TURNBULL: Mark, what we have set out is exactly what we took to the election. We went to the election and we said we are going to give every Australian a say on this question of whether same-sex couples should be allowed to marry, whether the law should be allowed to change that. Our job as parliamentarians is to attend and vote at the plebiscite, according to our conscience. But right now this is what our job is and this is what Mr Shorten’s job is. Our job is to ensure that the Australian people have the opportunity to express their view and to do so in a manner that is fair and impartial, that is seen as being fair and impartial by all Australians regardless of their point of view on the issue. Now we have set out a mechanism to do that and I might say the Special Minister of State and the Attorney-General will be doing a press conference very shortly to go through all of the mechanics, but it is a very carefully considered proposal, legislation, that will enable everyone to have a say in a thoroughly fair manner.

That’s the important thing. Our job as the Government, as parliamentarians today, is not to try to tip the table one way or another we want it to be an absolutely fair, civil contest, that both sides feel they’ve had a fair go. The Australian people will make a decision and then the Parliament will respect it. Just one more – Question time approaches.

JOURNALIST: WA Liberals are quite furious with the plebiscite. In fact the Deputy Leader in WA, Liza Harvey, has just said “it will be a distraction to the State election campaign, there’s no doubt about that. Clearly they’re not considering WA in making these decisions yet again,” she adds. Will you reconsider, Prime Minister, the timing of the February plebiscite?

TURNBULL: Can I just say to you, firstly the timing – we said we would have it as soon after the election as was practicable, February 11 is the soonest day. If Bill Shorten supports it, if he gets on board and supports the plebiscite, it will be held on 11 February, absolutely consistent with our commitment. On the West Australian dimension I will turn to the great West Australian on my right.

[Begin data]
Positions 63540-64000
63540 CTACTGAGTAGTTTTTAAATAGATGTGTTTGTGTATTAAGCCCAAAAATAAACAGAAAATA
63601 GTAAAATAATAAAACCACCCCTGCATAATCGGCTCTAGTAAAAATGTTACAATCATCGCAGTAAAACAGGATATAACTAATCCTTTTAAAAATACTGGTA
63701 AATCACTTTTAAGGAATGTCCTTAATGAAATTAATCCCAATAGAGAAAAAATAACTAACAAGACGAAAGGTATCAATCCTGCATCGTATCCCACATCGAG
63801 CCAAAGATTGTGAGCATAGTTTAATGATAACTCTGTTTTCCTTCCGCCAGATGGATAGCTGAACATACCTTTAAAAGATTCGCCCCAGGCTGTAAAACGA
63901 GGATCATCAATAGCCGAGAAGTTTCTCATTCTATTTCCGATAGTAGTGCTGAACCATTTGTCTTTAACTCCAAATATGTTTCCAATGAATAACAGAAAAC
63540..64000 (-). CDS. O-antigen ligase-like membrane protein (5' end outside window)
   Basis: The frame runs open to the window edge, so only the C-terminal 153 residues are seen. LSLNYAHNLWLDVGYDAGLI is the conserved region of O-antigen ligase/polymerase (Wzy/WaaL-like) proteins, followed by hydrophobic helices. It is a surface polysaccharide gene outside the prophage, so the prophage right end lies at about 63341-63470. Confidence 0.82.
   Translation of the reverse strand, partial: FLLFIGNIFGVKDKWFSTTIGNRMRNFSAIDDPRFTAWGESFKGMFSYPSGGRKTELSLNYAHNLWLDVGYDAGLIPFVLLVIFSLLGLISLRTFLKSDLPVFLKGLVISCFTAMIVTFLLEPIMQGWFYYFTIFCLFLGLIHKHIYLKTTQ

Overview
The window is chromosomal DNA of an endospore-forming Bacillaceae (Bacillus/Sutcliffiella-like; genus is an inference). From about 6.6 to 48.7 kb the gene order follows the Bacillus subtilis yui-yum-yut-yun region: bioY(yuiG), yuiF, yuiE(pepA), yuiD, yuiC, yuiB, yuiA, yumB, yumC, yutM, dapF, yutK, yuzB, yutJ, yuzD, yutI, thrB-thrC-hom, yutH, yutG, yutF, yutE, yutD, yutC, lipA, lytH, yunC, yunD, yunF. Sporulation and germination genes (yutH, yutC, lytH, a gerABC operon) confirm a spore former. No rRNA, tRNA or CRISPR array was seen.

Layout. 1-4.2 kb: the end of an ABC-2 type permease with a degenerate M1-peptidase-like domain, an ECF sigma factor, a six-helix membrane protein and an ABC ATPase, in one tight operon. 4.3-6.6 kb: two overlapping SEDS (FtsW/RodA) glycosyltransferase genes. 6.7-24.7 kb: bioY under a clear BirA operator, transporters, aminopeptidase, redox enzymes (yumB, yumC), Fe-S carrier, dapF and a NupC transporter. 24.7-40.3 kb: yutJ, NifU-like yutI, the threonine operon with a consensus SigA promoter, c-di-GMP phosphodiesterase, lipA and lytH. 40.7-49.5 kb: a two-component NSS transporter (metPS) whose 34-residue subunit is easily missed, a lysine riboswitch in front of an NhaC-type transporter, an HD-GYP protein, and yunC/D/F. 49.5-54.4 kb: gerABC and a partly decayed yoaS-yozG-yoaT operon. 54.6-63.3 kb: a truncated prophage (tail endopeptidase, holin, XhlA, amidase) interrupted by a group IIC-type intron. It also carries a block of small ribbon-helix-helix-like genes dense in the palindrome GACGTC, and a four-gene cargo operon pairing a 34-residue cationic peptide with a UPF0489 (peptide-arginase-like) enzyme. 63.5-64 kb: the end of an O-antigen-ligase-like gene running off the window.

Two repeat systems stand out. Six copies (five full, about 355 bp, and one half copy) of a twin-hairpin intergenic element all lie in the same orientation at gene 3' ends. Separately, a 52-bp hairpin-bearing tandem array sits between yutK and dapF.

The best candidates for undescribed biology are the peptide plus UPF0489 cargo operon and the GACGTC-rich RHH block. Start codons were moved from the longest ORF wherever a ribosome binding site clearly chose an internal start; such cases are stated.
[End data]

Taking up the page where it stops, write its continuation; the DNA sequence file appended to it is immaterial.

CORMANN: Thank you, Prime Minister. The people in the great State of Western Australia indeed, like people around Australia, have long proven that they’re able to make a difference between federal issues and State issues and I don’t believe that this will be a distraction for the people of Western Australia in the context of a state election. People understand the difference between those two processes. It is very important for us to keep faith with the commitment we made in the lead up to the last election, to deliver the plebiscite as soon as possible and people in Western Australia, of course, hopefully, will make the wise decision of returning the Barnett Government in March.

TURNBULL: Katharine Murphy, that must be the last question.

JOURNALIST: Thank you, Prime Minister. Given Labor’s made it pretty clear now that public funding is just a bridge they can’t cross in relation to the plebiscite, is there anything that you can offer Bill Shorten additionally, to convince Labor to come back to the table and support the plebiscite?

TURNBULL: Katharine, your job is to speculate, my job is to legislate. It’s something for you to speculate about. Let me say to you, we’ve prepared – the Cabinet has approved the legislation, the party room has approved the legislation. I will introduce it into the House this week. The House will pass the bill, I’m very confident of that and then it will go to the Senate and the only person that stands in the way of Australians having a vote on this issue, on 11 February, is Bill Shorten. So he can enable that.

There will be a plebiscite on 11 February unless Bill Shorten decides to block it. Now what he should do is get behind this commitment to democracy. He knows that most Australians, including most Labor voters, are in favour of there being a plebiscite. Australians want to have their say. We’ve set up a fair process so that it will be a fair go for both sides of the argument. Let the people have their say. Mr Shorten should stop blocking this democratic process for which we have a clear mandate from the public. Thank you very much.

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Malcolm Farnsworth